With new government in town, industry associations and clubs are vigorously raising the ante on many issues of significance to technology start ups. The most recent one being that of Indian origin tech start up’s of Indian origin registering in USA or Singapore or other markets. Are Indian start ups reaching out to these countries because they are endowed with quality research-intensive universities and institutes and availability of highly skilled manpower?. Or it the “country of origin” effect that tilts the scale in favour of developed countries, especially in enterprise application space?. Or is it the special tax exemptions, tax holidays, export and import based incentives, losses against future profits and accelerated capital depreciation as claimed by VC clubs and industry associations?. Is it the exuberating wait of two weeks to register a firm (which is a very insignificant activity considering the host of activities and challenges the start up has to face later) compared to two hours that tilts the decision?. Are these good enough reasons for a product start up to move lock stock and barrel from India and move to these far away shores. Proponents of global trade and one with knowledge of how VC’s cohorts work recognize this has got nothing to do the efficiencies of these regional market but more with how perception of valuation and network work in their favour.
Industry groups and clubs have are recommending government to create a large corpus and invest along with VC’s in the start up, a very laudable “Le Las Vegas Model”. Sherlock would have wanted industry leaders and association representatives who probably had a ring side view of the lacunae and lopsided policies seek more elementary logic. What do Indian technology start ups suffer from, access to high quality infrastructure or access to funds or access to scale up?.
Infrastructure policies including SEZ (often in far flung areas from CBD) can be great vehicle to attract service companies, they have seldom looked at access to high quality infrastructure meeting the requirements of small teams. In many national level institutes, while there is large tracts of space available, ease of access for not so well connected entrepreneur is a challenge. Unscientific spread of costly tax payer money into duplicate incubation facilities has impacted scale of available infrastructure. As often many successful start up’s find their relative flats in Residency Road or small office in Basavanagudi coming to their rescue. Fortunately, infrastructure is a surmountable problem and does not limit the innovative output of technology start up’s, at least not the software products.
On the access to funds front, there are many prizes and awards available for technology start ups, a back of the envelope calculations indicate close to 1400 Crores across several Central and state government schemes. Many are lost in the myriad of departmental allocations and silos, and thus unable to support world class interdisciplinary technology start ups. There are also collateral free schemes like CGSTME which are supposed to fill in the viability gap for an early start up without encumbering the entrepreneur. Unfortunately, most CGSTME loans in reality require collateral and the limit of Rs 1 Crore may not be enough to support the start up beyond 9 months. Another reality check, most bankers would be happy to allocate CGSTME loans only if a VC has already blessed the start up with some investment!. Financial additionality (FA) referring to availability of funds to start ups that would not have been available in the absence of the scheme needs a relook. Many of member lending institutions (MLI) of the scheme including SBI, Canara Bank or RRB have disbursed less that 40% of their budgeted allocations. Over 50% of the disbursement of the funds is for less than 2 lakhs!. Imagine building world class software products with such a large sum. Fortunately, most find raising money from wife, extended family or friends easier to start and hope they waddle trough service revenues to sustain their technology product dream.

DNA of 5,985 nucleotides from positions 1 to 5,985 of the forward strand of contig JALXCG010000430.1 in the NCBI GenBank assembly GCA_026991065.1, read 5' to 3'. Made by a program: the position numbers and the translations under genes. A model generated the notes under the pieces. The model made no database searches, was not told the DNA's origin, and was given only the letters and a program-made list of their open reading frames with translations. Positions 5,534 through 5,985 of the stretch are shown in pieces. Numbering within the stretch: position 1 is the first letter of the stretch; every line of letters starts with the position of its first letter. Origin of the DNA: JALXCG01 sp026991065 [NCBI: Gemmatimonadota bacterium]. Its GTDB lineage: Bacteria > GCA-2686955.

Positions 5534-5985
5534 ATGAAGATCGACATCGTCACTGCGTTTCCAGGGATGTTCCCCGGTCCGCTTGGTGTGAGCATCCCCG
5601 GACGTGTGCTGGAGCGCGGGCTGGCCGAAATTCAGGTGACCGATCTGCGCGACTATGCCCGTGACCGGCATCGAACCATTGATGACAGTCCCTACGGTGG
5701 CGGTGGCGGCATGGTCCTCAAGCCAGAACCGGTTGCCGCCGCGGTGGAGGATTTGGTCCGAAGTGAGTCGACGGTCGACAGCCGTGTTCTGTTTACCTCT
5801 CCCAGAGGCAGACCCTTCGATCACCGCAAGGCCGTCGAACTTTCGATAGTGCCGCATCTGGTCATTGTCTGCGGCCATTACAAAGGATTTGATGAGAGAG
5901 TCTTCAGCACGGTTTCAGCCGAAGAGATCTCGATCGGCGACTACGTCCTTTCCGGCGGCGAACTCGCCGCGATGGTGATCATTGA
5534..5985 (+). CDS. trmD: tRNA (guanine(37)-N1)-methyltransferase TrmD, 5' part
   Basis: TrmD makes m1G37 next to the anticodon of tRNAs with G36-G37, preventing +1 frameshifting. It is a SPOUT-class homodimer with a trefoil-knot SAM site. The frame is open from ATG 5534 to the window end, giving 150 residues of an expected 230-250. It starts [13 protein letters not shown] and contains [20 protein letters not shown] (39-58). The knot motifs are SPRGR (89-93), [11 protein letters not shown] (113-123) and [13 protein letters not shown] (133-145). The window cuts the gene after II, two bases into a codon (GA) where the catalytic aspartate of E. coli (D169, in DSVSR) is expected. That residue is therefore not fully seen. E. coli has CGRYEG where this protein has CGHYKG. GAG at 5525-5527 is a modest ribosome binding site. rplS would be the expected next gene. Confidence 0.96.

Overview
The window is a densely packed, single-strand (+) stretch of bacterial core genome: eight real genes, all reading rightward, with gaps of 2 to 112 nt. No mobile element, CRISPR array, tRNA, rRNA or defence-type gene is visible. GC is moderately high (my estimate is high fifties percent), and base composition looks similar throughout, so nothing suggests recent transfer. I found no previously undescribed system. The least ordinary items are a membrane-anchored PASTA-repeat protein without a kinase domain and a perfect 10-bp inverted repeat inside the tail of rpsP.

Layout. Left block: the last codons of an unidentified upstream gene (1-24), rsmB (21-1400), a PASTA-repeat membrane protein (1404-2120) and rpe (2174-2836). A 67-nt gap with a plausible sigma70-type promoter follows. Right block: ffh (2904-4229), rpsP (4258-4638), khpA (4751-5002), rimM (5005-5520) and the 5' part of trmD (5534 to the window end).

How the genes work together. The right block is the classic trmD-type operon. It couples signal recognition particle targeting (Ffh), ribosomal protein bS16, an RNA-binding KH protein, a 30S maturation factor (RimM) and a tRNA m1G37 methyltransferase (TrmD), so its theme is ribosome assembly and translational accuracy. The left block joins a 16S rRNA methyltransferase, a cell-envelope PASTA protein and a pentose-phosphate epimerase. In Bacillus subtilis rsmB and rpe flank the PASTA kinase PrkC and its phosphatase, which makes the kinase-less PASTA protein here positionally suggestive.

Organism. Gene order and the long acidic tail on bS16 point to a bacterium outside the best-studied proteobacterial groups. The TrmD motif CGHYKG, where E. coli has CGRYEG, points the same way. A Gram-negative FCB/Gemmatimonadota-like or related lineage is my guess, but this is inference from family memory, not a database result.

Even when technology start ups survive the harsh infrastructure and funding conditions, what really breaks the bone of these businesses is the limits to scale. In most of these “start up destinations”, a major push for domestic technology companies comes from their respective government. E-governance, defence and education sectors are where their respective government not only set-aside markets for their domestic technology start ups, but actively protect this turf from any encroachment. The generous act of their governments helps these companies to assiduously gain scale and build robust products. These government also extensively use their export-import mechanisms including lending institutions to actively promote these technologies in other countries. Many such generous acts carry Singapore or USA products into Middle East or African markets. Imagine what would happen if there are 10-15 domestic technology products that could be used in accelerated power programme or public health or government distribution, all enjoying an adoption of 3 -20 million users per year. That scale is sure to salivate whichever coast VC. Imagine if 5-10 Tally’s could be taught at the government colleges and the exalted institutes of excellence, all gaining a user base of 5 Million per year. If Microsoft has found more enthusiastic raiders in India, it is not for any other reason, but its marketing muscle and reach. Do you wish the stems of technology start ups grow stronger and emerge as trunks, then Watson, it is very elementary support them to grow. Give them space, nurture them and prune them to spread. Very elementary.
Dr TR Madan Mohan